We have two fairly big topics to cover in this review. The /e/ operating system and the Fairphone 3. Two distinct products brought together to create what is likely one of the most open and privacy-minded mobile devices we’ve ever seen.
Fairphone 3 Review (With /e/ OS)
What is /e/ OS?
/e/ OS is the brainchild of Gaël Duval, one of the developers that created Mandrake Linux, which is now known as Mandriva Linux. Formerly Eelo, /e/ is a privacy-minded mobile operating system. Based on LineageOS, which is in turn based on the late CyanogenMod, /e/ is an Android derivative and maintains app compatibility.
However, because of the un-Googling of the operating system, which any Android savvy users will understand is a large task, many apps that rely on Google’s services are left unusable. To remedy this issue, /e/ employs the MicroG package. It’s an open source subset of Google’s services that respects privacy. This allows many apps to work, but far from all.
Android experience with a twist
/e/ OS is Android, so the experience is 95% the same. There are tweaks, just like any OEM branded or community affiliated ROM, but it’s really just Android. That’s not to discredit the work that the E Foundation teams have done. It’s commendable that so much about the operating system can be modified while still maintaining the experience that it is to use an Android phone.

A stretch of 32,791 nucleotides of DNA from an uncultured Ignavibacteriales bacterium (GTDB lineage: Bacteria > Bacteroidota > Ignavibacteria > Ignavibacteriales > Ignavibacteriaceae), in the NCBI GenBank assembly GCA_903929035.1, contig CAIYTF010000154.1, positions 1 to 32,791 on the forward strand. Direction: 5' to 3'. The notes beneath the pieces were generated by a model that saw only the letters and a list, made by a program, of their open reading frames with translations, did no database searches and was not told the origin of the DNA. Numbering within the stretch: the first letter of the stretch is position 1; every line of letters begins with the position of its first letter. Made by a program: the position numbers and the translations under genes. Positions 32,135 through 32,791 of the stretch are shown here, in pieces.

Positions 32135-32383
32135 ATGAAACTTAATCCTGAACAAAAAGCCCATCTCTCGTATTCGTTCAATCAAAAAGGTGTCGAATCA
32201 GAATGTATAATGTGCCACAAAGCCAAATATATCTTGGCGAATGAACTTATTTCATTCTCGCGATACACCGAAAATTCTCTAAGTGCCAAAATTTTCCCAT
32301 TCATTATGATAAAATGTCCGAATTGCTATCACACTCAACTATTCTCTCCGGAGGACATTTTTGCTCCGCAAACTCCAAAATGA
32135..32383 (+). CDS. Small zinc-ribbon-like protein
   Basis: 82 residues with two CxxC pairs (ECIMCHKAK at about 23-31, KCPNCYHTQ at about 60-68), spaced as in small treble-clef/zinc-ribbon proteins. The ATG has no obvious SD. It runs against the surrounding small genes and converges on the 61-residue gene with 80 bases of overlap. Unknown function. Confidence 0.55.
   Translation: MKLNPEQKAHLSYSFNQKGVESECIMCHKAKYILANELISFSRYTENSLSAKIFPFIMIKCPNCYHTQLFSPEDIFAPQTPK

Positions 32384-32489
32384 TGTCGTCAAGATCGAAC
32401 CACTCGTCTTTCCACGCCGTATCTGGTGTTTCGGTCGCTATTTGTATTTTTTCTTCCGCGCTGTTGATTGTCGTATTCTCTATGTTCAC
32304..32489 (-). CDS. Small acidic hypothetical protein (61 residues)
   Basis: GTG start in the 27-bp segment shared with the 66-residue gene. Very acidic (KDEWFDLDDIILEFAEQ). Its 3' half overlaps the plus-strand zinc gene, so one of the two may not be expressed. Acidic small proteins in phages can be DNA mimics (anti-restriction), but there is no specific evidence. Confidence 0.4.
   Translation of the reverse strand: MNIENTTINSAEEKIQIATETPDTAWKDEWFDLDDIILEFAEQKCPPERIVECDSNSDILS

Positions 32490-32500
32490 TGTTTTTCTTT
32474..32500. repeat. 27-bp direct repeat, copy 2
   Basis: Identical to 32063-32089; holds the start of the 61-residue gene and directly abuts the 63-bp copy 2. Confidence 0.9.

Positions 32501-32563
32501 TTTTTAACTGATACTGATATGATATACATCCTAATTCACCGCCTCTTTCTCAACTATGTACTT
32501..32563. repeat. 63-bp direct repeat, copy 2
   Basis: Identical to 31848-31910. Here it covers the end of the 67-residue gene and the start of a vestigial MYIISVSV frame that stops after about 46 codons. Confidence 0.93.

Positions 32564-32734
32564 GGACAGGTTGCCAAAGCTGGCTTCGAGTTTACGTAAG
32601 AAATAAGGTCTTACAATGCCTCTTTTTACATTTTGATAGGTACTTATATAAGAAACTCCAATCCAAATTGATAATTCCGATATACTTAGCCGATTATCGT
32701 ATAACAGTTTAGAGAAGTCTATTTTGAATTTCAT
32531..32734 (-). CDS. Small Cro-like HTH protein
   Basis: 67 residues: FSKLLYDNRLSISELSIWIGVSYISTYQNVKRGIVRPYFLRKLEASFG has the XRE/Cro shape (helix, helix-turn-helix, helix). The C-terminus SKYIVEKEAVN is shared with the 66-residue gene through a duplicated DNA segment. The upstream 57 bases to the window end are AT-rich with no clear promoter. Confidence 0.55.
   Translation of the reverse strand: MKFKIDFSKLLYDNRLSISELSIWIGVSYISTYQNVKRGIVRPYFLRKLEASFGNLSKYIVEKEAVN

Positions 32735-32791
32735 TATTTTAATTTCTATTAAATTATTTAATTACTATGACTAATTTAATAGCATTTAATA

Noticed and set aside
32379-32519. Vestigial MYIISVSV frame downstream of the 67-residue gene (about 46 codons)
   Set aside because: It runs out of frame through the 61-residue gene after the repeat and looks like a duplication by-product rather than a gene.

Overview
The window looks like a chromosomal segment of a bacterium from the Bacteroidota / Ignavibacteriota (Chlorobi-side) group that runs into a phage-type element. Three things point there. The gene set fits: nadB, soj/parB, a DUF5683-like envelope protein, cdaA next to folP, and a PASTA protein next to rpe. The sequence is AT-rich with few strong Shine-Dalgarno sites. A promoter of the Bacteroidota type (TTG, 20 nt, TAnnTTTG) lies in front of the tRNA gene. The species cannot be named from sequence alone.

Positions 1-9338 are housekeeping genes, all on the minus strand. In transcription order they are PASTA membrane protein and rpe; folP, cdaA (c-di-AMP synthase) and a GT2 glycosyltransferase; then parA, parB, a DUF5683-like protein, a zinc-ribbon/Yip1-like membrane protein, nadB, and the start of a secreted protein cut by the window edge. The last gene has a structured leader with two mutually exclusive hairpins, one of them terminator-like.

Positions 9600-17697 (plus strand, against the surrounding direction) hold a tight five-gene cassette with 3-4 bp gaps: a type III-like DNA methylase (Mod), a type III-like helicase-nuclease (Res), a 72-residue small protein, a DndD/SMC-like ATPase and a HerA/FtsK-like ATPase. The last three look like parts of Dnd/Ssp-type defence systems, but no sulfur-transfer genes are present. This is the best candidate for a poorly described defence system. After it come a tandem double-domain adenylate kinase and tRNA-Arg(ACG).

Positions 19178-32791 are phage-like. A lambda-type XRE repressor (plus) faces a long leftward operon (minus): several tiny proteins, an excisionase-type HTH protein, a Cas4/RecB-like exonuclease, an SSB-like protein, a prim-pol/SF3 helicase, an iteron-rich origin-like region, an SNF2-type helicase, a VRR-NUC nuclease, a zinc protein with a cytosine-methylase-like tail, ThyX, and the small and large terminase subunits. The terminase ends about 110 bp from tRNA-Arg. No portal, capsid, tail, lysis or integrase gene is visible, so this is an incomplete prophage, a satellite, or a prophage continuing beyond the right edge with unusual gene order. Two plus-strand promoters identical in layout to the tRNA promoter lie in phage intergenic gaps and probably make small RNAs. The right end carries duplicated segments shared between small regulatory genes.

It seems that the engineers at /e/ have respect for what Android is and have not tried to put their own freakish spin on it. In fact, they’ve made a great effort to make it a much more neutral platform.
Because /e/ is un-Googled, it doesn’t include apps like Google Play, Gmail, Google Photos, or YouTube. Additionally, it’s not easy, possibly not even feasible, to get the running on /e/. But you wouldn’t be running /e/ if you didn’t know what you were getting into. /e/ comes with alternatives to these apps, whether using the /e/ cloud service or a provider of your choice. In addition to the basic smartphone apps we’ve all come to expect from any modern device, the E Foundation has created a repository of apps that it curates from a variety of sources.
The launcher app that’s shipped is the Bliss Launcher, which, from what I gather, isn’t available on the Google Play store but is available from the open source Android app repository F-Droid. The Bliss Launcher bears a semblance close to the iOS home screen rather than most Android launchers I’ve used, but with the ability to add widgets to the left-most screen. The apps add directly to the home screen in contrast to the app drawer that is typical of most Android launchers. While the functionality certainly reminds me of iOS, the aesthetic doesn’t in the slightest.